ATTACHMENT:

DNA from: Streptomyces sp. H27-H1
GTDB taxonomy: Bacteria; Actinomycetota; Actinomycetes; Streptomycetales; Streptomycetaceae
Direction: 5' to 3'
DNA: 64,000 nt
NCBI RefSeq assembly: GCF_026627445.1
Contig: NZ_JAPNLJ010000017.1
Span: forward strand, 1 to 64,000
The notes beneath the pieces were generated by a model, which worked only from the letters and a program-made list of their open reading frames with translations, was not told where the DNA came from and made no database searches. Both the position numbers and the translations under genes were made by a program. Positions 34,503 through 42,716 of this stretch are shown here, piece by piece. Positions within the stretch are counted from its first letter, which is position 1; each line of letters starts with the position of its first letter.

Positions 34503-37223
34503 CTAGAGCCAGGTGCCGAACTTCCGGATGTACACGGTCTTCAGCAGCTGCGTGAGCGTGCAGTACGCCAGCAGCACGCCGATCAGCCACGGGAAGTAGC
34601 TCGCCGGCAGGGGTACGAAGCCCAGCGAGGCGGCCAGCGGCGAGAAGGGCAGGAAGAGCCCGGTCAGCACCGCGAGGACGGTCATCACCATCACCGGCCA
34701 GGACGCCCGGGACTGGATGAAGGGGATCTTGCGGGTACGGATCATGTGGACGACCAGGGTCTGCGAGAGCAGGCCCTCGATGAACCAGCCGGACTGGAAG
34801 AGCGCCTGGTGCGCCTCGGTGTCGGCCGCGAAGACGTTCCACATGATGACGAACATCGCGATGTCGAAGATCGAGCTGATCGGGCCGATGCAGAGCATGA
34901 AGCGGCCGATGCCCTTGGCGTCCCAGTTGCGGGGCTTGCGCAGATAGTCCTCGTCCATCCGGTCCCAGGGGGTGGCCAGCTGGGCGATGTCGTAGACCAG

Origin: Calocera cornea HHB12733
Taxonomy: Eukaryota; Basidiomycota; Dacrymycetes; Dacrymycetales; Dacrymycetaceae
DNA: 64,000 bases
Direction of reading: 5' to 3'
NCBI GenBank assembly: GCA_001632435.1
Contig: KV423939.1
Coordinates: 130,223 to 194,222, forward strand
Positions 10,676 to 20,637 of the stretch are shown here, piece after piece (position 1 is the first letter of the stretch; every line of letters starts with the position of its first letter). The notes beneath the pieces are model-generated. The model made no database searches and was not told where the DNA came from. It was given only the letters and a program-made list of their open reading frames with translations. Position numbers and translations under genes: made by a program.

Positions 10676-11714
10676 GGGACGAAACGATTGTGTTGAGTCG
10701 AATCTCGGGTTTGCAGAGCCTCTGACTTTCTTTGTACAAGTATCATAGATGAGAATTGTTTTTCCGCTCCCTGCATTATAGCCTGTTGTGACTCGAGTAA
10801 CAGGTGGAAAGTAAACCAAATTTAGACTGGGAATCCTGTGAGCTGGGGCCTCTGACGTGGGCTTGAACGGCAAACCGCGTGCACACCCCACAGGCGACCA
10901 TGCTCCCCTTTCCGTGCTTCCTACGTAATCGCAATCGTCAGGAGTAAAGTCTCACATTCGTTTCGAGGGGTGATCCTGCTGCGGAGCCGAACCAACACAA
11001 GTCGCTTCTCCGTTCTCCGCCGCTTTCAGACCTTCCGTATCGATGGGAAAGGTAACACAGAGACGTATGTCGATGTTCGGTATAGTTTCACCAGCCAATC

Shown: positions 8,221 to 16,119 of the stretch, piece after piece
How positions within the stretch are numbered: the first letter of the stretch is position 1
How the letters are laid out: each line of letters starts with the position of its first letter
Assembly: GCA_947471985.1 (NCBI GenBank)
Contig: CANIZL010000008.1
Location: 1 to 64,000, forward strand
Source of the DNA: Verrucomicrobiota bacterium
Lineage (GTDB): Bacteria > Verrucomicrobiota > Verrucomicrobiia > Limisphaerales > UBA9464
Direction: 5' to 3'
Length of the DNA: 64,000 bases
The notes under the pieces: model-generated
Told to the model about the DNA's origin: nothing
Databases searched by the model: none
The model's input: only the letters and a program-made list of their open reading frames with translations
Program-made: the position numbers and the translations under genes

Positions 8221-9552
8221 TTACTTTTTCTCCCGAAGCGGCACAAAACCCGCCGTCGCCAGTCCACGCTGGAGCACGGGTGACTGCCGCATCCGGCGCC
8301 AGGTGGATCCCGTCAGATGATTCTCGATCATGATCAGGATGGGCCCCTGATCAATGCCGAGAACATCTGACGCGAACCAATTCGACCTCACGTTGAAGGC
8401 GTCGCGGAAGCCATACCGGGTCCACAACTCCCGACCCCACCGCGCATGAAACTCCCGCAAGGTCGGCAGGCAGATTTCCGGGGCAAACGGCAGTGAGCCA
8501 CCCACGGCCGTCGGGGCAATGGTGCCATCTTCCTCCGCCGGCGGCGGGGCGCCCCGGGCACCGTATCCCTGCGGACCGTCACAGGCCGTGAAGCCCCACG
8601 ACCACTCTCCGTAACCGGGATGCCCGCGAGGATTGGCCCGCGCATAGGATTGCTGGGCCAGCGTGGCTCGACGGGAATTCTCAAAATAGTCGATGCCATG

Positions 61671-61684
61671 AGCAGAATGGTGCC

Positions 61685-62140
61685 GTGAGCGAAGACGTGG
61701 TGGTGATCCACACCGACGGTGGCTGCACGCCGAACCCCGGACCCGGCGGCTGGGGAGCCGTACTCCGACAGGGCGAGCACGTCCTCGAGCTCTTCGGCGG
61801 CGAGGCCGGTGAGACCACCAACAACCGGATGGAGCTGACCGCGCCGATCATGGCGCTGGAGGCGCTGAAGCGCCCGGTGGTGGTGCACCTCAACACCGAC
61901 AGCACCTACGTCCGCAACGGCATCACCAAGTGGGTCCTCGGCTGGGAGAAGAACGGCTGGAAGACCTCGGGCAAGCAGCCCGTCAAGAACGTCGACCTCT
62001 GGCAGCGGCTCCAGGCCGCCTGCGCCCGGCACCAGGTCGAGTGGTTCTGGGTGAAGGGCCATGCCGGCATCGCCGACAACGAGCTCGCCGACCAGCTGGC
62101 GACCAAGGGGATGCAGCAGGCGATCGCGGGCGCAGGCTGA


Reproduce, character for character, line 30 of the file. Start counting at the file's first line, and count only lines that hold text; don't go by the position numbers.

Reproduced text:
How positions within the stretch are numbered: the first letter of the stretch is position 1